It is all in the air.
One of the myths I run into is that is it is very hard to keep a poultry house dry in cold weather. What could be said is that is it is hard to keep a house dry and warm in the winter. The core problem is that you fight water all winter long if you do not understand what is in the air.
As air cools, it loses its ability to hold water. Hot air on the other hand, will hold a large volume of water as vapor or if it gets hot enough - steam. This is why a dehumidifier will collect water as it removes water from the air by cooling. Knowing this, a farmer can dry his litter enough to control wet spots and therefore insect levels during the winter before they become a problem in the spring.
Water is being created in a poultry house every day. For each pound of feed, two pounds of water is consumed. Some of this will pass as liquid water in the manure, but other is given off as vapor from the respiratory system. Therefore, to best use this principle, the farmer should vent his house to remove the hot moist air and bring in cool air to mix with the hotter room air. Circulation fans within the house can help with mixing the air, as well as attic ventilators and inlet baffles that helps pre-heat the air before dumping into the room. As the outside air warms up it will remove water out of the surrounding area and begin to dry the manure. A constant amount of room air needs to be vented in order to help dry the house. If condensation is seen in the house, it is under ventilated or the air is not mixing properly. The use of hand held wind meters, surveyors tape and other aids could help determine where air is flowing in the house.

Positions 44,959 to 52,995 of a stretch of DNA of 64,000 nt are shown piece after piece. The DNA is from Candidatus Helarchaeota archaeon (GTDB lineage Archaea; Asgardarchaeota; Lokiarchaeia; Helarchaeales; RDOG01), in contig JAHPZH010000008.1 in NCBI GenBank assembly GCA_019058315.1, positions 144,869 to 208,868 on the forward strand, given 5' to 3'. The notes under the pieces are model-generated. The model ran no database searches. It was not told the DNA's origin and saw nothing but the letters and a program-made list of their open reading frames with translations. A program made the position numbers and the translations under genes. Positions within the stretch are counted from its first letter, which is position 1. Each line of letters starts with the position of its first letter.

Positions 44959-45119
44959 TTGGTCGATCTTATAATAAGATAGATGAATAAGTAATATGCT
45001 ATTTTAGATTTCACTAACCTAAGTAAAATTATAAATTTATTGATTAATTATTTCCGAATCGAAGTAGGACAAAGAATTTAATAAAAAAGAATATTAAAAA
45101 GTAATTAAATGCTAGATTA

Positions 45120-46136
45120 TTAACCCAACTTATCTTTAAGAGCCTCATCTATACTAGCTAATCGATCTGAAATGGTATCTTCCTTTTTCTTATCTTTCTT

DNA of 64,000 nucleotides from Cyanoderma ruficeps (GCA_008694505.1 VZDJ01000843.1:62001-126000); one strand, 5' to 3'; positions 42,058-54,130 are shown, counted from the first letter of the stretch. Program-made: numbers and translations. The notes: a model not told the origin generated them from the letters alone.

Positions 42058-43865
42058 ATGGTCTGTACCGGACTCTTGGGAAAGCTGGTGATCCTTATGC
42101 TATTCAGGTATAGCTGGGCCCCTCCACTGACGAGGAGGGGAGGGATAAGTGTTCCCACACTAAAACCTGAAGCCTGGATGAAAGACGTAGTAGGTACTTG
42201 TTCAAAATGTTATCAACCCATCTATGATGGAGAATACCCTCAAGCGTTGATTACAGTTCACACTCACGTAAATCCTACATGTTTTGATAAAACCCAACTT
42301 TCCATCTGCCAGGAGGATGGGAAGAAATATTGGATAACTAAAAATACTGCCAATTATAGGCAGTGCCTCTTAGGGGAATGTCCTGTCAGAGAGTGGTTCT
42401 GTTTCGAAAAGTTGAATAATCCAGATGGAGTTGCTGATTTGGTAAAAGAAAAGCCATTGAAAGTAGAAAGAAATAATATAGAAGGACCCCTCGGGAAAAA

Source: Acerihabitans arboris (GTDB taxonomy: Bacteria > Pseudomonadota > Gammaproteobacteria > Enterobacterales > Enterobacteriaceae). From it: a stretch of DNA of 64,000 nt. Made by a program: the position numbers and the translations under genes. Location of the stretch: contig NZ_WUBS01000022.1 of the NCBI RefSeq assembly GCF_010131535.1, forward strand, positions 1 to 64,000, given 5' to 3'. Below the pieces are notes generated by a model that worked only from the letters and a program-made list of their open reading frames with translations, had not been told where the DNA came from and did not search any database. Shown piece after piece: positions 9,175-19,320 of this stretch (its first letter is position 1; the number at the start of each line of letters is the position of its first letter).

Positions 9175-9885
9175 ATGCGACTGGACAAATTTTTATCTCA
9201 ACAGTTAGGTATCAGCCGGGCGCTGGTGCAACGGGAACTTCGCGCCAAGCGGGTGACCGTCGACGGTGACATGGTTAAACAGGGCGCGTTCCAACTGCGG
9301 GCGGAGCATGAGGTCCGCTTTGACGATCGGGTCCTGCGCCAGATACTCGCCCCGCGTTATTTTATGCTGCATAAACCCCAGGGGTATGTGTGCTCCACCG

Smaller flocks also need to ventilate in winter to keep bedding dry. If necessary, a heat lamp will provide the additional heat to help the cool air absorb the needed moisture that is to be removed from the house. Watch the litter conditions to determine if further venting is needed.